INFRASTRUCTURE & CONSTRUCTION - Connectivity beyond Imagination

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Committee members visit the Liantang/Heung Yuen Wai Border Control Point

In time for China’s Belt & Road initiative and Greater Bay Area plan, AmCham has launched a new industry-based committee dedicated to infrastructure development and construction. Ian Chung, Senior Vice President (China) at AECOM and chair of the new chamber committee, draws a big picture of what it means for Hong Kong

By Kate Whitehead



Ian Chung (6th from right), Senior Vice President (China) at AECOM and chair of AmCham’s new Infrastructure and Construction committee, leads a visit to the Tuen-Mun Chek-Lap-Kok Link, part of the Hong Kong-Zhuhai-Macau Bridge


Ian Chung (right)

The world’s largest Tunnel Boring Machine, a monster piece of equipment measuring 17.6 meters in diameter, is being used to construct the road tunnels that will make up the Hong Kong-Zhuhai-Macau Bridge. It is backed up by two TBMs 14 meters in diameter.

This may sound like some big equipment, but it’s not until you stand at the entrance to the tunnel that the scale and complexity of the project really hits you. That’s what members of AmCham’s new Infrastructure and Construction Committee found out back in July when they visited the Tuen-Mun Chek-Lap-Kok Link, part of the Hong Kong-Zhuhai-Macau Bridge.

“We brought them to the site so they can see the actual size of the tunnel before completion. When people see how it’s built, they appreciate how technically challenging it is to create something like this,” says Ian Chung, Senior Vice President (China) at AECOM and chair of AmCham’s new committee.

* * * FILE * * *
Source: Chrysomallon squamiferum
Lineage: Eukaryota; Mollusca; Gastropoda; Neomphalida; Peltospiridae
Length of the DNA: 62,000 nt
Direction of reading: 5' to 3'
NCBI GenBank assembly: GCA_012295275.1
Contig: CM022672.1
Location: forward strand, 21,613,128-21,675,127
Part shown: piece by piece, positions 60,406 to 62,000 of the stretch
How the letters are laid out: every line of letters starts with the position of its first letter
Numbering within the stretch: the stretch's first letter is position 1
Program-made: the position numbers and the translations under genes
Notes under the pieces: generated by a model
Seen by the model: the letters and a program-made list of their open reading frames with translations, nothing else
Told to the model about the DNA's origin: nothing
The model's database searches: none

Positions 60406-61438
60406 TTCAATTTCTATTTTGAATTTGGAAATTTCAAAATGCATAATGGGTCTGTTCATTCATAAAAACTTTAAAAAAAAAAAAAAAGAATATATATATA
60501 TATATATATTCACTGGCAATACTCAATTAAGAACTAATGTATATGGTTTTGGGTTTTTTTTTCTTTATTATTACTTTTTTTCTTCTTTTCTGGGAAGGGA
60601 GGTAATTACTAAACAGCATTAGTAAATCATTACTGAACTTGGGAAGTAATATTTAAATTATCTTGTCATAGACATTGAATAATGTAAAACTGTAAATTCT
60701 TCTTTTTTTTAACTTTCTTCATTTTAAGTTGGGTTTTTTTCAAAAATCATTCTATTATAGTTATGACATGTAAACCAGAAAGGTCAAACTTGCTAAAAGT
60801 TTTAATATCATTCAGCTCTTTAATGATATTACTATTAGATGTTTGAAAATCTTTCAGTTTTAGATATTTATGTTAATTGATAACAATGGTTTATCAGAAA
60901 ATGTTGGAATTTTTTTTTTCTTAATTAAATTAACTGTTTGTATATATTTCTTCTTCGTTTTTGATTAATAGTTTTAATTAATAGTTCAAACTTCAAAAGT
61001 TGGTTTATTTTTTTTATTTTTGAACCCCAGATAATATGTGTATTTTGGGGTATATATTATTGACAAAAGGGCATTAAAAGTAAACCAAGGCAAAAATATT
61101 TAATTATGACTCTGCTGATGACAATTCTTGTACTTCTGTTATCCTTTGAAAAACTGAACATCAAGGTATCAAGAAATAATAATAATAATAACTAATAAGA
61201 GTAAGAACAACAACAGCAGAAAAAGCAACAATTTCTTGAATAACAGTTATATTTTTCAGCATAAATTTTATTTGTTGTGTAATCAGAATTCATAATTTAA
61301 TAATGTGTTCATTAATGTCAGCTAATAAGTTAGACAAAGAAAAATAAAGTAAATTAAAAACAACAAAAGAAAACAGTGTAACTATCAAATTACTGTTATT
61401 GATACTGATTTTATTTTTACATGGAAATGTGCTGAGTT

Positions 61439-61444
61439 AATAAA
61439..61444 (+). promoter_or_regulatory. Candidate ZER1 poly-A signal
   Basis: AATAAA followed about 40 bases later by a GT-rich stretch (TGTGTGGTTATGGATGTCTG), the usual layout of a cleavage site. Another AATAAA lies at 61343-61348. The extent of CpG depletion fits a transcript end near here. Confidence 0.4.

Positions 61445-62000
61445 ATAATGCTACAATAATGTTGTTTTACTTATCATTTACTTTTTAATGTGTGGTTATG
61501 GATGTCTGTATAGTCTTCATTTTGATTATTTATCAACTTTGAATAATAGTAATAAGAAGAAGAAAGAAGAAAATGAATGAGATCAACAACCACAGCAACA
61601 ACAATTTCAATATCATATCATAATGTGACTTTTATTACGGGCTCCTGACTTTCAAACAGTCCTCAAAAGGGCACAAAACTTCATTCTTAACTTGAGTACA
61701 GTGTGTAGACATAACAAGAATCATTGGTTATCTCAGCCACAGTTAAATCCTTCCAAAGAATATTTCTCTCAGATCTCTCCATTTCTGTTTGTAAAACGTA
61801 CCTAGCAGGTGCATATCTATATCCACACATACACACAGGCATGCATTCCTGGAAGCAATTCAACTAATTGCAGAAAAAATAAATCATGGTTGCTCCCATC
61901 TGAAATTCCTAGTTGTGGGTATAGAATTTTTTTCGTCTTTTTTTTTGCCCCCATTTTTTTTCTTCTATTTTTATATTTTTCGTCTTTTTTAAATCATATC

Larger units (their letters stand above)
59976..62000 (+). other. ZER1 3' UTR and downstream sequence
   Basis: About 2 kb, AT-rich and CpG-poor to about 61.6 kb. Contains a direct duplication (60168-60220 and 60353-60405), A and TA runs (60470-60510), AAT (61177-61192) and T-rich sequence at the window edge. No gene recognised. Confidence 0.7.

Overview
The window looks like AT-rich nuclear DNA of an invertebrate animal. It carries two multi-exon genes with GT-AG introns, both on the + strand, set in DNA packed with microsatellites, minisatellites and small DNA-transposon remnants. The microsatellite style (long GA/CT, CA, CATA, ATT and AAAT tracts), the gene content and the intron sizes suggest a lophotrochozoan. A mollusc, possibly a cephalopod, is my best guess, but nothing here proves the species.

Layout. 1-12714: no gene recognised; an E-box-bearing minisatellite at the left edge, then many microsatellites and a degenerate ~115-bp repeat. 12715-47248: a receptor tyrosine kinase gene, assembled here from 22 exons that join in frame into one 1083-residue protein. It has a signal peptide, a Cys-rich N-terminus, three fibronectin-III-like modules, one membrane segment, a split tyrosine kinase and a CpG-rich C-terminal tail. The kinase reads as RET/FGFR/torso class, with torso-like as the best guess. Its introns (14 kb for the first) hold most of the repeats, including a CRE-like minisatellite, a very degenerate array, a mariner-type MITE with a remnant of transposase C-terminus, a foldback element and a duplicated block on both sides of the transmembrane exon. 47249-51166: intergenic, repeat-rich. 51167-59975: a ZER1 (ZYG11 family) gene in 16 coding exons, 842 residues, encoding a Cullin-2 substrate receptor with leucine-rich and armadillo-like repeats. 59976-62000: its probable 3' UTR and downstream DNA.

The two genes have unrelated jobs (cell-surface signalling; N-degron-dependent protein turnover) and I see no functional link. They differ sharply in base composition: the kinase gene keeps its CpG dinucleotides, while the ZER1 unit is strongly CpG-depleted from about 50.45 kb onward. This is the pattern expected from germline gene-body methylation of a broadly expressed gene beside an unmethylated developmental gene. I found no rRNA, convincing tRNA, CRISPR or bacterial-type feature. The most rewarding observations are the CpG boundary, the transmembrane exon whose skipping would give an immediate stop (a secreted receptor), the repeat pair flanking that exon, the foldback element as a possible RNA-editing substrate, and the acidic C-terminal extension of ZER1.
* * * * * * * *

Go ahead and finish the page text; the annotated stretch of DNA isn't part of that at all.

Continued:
Committee members also visited the Liantang/Heung Yuen Wai Border Control Point where they saw firsthand the innovative solution for the U-turn of the TBM. This crossing into China will vastly improve access into eastern Shenzhen.

“We visited these two projects because they will be big projects for the Big Bay area, helping the connectivity between Hong Kong and China,” says Chung.

U.S. expertise applied locally

As founding chairman of the AmCham committee, which was set up in July, Chung intends to underline the importance of infrastructure for the success of Hong Kong and to identify business opportunities for those both within the chamber and outside.

“With AmCham’s connections, its platform, it can help bring a lot of business opportunities to our members and Hong Kong residents,” he says.

With more than 25 years of experience providing management and technical expertise to large-scale transportation, civil and infrastructure projects – including the project to build a third runway at Hong Kong International Airport – he’s ideally positioned to serve as the chair of AmCham’s new committee.

For 40 years AECOM has played a significant role in Hong Kong’s infrastructure success. It was responsible for building 80 percent of the new towns – from Sha Tin and Ma On Shan to Tsuen Wan, from Tuen Mun to Tseung Kwan O. The U.S.-based engineering and construction firm is also part of other major projects, such as the container terminals, MTR lines, Guangzhou-Shenzhen-Hong Kong high speed rail and the Central-Wan Chai bypass.

So when Chung says that infrastructure is important for Hong Kong, he knows what he’s talking about. Put simply, if Hong Kong stops investing in infrastructure, it will stop growing.

“Hong Kong itself will require continual infrastructure and development, and it provides a lot of opportunities in the construction industry and for other related people,” says Chung.

The economic equation